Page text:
The perception of attitudes by selected community college teachers and administrators : a multidimensionally scaled analysis Public Deposited

http://ir.library.oregonstate.edu/concern/graduate_thesis_or_dissertations/fj236614s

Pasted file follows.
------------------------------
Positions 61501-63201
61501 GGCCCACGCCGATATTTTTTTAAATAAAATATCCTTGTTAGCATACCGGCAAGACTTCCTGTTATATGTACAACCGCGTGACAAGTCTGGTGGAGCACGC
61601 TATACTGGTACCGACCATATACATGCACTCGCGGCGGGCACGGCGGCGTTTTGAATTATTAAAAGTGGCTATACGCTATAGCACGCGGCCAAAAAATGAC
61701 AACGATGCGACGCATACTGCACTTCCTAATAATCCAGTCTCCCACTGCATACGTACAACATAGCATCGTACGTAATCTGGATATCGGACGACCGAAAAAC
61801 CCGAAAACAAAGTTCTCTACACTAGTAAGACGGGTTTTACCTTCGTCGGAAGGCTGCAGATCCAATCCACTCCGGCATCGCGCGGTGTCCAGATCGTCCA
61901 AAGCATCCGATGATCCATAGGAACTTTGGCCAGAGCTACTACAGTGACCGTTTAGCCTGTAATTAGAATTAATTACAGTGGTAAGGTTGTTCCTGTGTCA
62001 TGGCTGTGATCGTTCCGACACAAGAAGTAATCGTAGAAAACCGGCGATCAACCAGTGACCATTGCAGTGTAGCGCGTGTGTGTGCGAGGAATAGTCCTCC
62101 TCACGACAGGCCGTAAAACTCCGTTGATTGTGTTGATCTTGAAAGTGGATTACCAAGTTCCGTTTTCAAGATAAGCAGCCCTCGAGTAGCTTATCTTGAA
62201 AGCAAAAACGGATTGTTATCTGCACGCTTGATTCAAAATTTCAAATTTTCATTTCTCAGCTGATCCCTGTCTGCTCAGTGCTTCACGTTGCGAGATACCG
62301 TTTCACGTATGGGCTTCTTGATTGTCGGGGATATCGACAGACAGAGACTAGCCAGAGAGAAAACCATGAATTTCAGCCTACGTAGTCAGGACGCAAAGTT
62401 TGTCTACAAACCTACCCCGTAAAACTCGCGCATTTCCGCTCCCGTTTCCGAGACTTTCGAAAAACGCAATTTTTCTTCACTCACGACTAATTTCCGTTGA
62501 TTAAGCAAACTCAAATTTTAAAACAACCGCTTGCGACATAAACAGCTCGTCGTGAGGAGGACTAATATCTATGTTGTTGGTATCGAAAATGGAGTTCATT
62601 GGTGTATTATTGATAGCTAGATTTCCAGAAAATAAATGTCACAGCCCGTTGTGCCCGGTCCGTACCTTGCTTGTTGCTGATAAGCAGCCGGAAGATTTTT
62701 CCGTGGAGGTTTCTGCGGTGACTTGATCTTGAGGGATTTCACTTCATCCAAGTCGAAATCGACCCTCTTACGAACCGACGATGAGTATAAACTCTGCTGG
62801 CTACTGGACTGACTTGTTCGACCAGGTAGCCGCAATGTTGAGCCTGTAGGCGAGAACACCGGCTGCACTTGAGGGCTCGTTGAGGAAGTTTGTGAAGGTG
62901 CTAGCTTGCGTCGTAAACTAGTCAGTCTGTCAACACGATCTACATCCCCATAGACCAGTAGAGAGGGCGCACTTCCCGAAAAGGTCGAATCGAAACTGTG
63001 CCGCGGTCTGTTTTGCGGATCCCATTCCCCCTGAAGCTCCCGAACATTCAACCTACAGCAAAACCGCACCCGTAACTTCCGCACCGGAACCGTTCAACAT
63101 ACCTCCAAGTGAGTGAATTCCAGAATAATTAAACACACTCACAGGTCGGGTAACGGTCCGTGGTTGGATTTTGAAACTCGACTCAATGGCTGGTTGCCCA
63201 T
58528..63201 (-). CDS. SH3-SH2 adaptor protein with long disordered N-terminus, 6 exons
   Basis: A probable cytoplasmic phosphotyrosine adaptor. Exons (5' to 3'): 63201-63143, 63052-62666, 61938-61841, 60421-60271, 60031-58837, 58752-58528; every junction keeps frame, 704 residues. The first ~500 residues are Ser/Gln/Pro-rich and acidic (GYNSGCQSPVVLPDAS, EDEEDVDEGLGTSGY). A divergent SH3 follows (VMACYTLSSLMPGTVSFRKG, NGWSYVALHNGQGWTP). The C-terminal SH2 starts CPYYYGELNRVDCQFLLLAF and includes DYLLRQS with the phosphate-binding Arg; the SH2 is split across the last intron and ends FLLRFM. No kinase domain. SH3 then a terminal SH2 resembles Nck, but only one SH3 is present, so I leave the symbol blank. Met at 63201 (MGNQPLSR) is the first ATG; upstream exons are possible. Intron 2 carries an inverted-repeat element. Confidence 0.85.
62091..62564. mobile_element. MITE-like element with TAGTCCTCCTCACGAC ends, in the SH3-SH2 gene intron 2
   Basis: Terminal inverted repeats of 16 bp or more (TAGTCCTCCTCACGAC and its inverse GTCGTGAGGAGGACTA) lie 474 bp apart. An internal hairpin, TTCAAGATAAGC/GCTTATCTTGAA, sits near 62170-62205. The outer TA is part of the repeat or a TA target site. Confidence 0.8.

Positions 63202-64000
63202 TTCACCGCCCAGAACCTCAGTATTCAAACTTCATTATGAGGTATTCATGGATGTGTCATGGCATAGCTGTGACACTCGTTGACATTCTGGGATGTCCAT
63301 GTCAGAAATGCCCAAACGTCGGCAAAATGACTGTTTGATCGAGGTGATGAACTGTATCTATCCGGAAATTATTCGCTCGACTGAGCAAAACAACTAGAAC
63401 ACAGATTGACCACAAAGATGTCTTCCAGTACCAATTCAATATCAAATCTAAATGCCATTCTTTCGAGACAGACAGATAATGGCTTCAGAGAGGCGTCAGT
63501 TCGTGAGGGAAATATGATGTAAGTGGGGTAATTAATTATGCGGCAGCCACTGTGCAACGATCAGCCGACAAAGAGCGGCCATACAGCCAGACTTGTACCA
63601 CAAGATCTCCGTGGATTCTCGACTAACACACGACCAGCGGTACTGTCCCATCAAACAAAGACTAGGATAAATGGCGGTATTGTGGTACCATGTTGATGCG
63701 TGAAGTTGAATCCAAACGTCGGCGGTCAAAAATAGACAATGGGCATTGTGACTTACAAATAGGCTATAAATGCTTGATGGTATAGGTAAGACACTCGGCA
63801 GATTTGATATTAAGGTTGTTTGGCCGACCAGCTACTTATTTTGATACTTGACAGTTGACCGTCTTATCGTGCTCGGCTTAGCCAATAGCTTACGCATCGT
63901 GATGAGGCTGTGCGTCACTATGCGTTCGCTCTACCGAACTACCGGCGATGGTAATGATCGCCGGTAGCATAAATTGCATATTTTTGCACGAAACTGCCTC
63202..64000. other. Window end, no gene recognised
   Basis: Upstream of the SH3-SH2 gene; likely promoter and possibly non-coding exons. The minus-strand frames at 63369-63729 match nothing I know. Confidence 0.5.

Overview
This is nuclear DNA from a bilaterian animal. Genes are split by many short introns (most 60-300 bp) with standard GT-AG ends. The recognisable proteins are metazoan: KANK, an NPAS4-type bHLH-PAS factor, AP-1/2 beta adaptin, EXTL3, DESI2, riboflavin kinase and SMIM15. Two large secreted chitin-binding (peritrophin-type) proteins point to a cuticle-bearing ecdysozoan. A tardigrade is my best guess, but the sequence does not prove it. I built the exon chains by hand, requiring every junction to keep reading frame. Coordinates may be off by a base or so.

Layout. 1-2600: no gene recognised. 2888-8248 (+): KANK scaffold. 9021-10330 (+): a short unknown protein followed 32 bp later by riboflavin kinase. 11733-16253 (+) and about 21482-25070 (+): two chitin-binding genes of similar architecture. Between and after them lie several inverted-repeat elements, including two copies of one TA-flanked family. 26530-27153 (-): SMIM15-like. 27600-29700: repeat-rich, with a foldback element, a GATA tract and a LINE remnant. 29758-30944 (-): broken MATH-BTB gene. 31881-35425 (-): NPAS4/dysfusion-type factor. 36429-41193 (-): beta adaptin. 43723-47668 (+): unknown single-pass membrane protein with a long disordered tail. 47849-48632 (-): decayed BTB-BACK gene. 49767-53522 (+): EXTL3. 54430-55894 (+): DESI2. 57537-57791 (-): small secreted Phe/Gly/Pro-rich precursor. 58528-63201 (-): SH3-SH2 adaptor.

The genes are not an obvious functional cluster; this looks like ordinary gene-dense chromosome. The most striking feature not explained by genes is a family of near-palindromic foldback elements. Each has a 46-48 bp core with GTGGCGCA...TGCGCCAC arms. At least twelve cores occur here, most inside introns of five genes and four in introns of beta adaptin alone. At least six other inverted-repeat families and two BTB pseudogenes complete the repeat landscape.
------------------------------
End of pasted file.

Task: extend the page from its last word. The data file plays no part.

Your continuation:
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  • Purpose of the Study: The purpose of the study was to determine whether multidimensional scaling analysis could be applied to a set of perceived attitude relationships of selected community college personnel. The questions to be answered were: 1. Could perceived attitude relationships regarding the concepts of academic freedom, academic rank, collective bargaining, merit pay, teacher evaluation, and tenure be adequately represented in dimensional terms? 2. What was the nature of the relevant dimensions regarding these perceived attitudes? 3. Were the perceived attitude relationships regarding the above concepts different for administrators, academic (LDC) teachers, and vocational/technical teachers? 4. Were there significant differences between community college personnel in their preference for the above concepts? 5. Could qualitative correlations be established between perceived attitude relationships and preferences for the above concepts among the various community college personnel? Procedures: Data for the study were gathered by means of a questionnaire which paired the six educational concepts, using the method of successive intervals, in order to provide the dissimilarities information needed for the multidimensional scaling routine. In addition, preference scores were obtained regarding the six concepts. The questionnaire was administered to a sample of 27 administrators, 27 academic teachers, and 27 vocational/technical teachers employed by Portland Community College in Portland, Oregon. The respondents were asked to 1) imagine a community college teacher who strongly agrees with a given concept and then indicate the extent of this teacher's agreement or disagreement with a paired concept, and 2) to indicate their degree of preference for each concept. The data were analyzed at the Oregon State University Computer Center using TORSCA - 9, a nonmetric computer program for multidimensional scaling, and one-way analysis of variance. Additional transformations of the data were done on a computer terminal at Portland Community College. The concept spaces established by each group of community college personnel were presented as two-dimensional mappings. Furthermore, combined concept spaces were mapped to facilitate comparisons made between groups. The preference scores for each group of community college personnel were averaged (by educational concept) and listed in table form along with the corresponding F values. Selected Findings: All three concept spaces, as perceived by the Portland Community College personnel, were adequately represented in two dimensions using multidimensional scaling analysis. Kruskal's stress--the measure of how well the six educational concepts "fit" into two-dimensional space-- was 0.014, 0.002, and 0.000 for the administrators, academic teachers, and vocational/technical teachers respectively. All three groups of personnel perceived the concept space as being structured in the same basic manner. The concepts of merit pay and collective bargaining anchored one dimension which was labeled economic methodology. The concepts of academic freedom/tenure and teacher evaluation formed a second oblique dimension which was labeled academic traditionalism. The angle between these dimensions was 41°, which indicated a perceived similarity between the concepts of academic freedom/tenure and collective bargaining in the first quadrant, and merit pay and teacher evaluation in the third quadrant. The F tests, which contrasted all three mean scores for concept preference (one concept at a time), revealed that significant differences existed among the community college personnel for every concept. In general, the administrators and vocational/technical teachers were in close agreement in their preference scores for the six educational concepts. Furthermore, both of these groups differed significantly with the academic teachers regarding their preference scores for these same concepts.
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